Standing Orders for Design?

Posted on September 9, 2011


Several weeks ago a report came out that found too much time in a seated position, day after day, can affect longevity and long-term health.

Well it did not take long for the nation’s innovators (and youngsters) to take this to heart and do something about it.  A Wall Street Journal report notes how Silicon Valley has already adopted standing workstations as the new work trend, with dozens of requests a week to convert from traditional desk-height. The office environment at Facebook has been a particularly interested adopter.

For healthcare workers, this may not have so much impact; many healthcare workers are on their feet most of the day anyway, flitting from patient room to patient room or even floor to floor, all shift long. Adapting to a standing workstation might not take much culture change. Heck, it might not even register as a request among workers since the benefit could be minimal.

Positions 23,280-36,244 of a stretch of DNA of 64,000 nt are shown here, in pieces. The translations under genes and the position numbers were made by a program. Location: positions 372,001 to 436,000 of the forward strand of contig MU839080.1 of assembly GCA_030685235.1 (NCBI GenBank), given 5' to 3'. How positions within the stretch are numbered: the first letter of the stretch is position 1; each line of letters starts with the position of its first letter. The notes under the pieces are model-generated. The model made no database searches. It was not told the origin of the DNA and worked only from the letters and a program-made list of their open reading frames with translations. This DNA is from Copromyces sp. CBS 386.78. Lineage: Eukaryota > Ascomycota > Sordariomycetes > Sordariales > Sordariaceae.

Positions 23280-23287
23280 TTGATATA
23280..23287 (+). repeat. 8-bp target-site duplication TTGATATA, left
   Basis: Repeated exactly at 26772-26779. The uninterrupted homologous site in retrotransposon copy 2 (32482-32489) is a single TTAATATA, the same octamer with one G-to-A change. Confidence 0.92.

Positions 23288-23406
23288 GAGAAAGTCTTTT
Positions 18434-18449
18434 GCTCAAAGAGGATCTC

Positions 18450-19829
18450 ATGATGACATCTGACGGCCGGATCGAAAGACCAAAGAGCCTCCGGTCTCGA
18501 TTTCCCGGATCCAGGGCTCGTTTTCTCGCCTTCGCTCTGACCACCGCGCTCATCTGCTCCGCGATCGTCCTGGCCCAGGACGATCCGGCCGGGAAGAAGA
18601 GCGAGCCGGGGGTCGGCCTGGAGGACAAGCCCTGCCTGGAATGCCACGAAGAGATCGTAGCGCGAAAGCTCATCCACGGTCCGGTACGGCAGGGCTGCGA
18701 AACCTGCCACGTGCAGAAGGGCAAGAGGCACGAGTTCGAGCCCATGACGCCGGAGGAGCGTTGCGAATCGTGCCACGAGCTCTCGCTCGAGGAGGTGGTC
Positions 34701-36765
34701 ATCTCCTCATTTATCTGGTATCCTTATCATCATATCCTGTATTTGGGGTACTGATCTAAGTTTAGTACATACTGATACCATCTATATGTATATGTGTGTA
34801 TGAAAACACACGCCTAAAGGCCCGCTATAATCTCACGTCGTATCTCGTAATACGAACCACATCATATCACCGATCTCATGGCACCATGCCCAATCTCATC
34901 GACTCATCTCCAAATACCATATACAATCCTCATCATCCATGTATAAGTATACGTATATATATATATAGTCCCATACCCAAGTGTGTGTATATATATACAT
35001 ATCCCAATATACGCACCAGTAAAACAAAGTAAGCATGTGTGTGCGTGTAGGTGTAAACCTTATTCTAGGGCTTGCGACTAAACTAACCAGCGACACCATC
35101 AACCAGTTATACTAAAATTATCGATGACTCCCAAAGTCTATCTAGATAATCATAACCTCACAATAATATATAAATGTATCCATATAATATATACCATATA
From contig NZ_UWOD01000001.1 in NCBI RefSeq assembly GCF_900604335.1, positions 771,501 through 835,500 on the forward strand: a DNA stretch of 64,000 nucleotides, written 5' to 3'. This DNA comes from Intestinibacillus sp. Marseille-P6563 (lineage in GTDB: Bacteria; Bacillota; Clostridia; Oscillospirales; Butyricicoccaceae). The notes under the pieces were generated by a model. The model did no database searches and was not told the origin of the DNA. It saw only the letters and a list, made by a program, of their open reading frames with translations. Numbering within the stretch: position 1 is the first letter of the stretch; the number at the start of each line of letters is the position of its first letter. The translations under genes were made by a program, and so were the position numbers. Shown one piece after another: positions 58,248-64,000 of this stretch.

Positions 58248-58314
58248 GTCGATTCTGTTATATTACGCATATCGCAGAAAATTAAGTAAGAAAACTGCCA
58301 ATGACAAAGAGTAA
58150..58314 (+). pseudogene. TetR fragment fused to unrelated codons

For designers, it seems to be about flexibility, about allowing a worker the ability to make that change if they want. And most workstations, even modular systems furniture, do not yet have this capacity. However, I have noted here before the need for this flexibility in the future. Modularity has been displacing much of the older design concepts like permanent, built-in casework. To provide the ability to change will require a new kit-of-parts in workstations.

Outside of administrators, most healthcare professionals are often not at a desk or workstation save for a couple hours a day, so the standing height design may not affect things too much. Although, the concept of nurse stations are undergoing transformation, and standing height capability is more than a horizontal surface that can go up or down; it affects ergonomics, accessibility, drawers, seating, lighting, outlets and equipment access.

Standing may be good for posture, but it can tax the body in a different way. I am interested to see how this design trend touches healthcare.

Posted in: Interior Design